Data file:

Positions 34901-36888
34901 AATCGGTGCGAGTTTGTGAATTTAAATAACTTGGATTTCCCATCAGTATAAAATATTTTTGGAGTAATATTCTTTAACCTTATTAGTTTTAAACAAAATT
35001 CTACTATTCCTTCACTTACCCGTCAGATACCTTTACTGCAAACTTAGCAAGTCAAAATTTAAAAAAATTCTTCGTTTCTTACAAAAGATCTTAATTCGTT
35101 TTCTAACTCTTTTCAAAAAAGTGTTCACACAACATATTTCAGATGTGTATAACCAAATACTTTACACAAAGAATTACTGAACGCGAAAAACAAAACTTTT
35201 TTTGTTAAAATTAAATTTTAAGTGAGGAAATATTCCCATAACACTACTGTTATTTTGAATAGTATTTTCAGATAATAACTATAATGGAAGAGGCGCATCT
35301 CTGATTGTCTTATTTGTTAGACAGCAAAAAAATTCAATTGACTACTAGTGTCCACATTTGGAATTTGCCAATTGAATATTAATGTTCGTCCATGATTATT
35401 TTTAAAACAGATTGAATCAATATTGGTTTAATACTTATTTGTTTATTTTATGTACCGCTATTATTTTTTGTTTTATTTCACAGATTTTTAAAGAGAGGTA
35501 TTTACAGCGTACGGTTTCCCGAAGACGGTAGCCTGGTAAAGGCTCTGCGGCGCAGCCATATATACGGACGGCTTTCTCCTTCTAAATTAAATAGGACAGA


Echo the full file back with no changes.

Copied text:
Positions 34901-36888
34901 AATCGGTGCGAGTTTGTGAATTTAAATAACTTGGATTTCCCATCAGTATAAAATATTTTTGGAGTAATATTCTTTAACCTTATTAGTTTTAAACAAAATT
35001 CTACTATTCCTTCACTTACCCGTCAGATACCTTTACTGCAAACTTAGCAAGTCAAAATTTAAAAAAATTCTTCGTTTCTTACAAAAGATCTTAATTCGTT
35101 TTCTAACTCTTTTCAAAAAAGTGTTCACACAACATATTTCAGATGTGTATAACCAAATACTTTACACAAAGAATTACTGAACGCGAAAAACAAAACTTTT
35201 TTTGTTAAAATTAAATTTTAAGTGAGGAAATATTCCCATAACACTACTGTTATTTTGAATAGTATTTTCAGATAATAACTATAATGGAAGAGGCGCATCT
35301 CTGATTGTCTTATTTGTTAGACAGCAAAAAAATTCAATTGACTACTAGTGTCCACATTTGGAATTTGCCAATTGAATATTAATGTTCGTCCATGATTATT
35401 TTTAAAACAGATTGAATCAATATTGGTTTAATACTTATTTGTTTATTTTATGTACCGCTATTATTTTTTGTTTTATTTCACAGATTTTTAAAGAGAGGTA
35501 TTTACAGCGTACGGTTTCCCGAAGACGGTAGCCTGGTAAAGGCTCTGCGGCGCAGCCATATATACGGACGGCTTTCTCCTTCTAAATTAAATAGGACAGA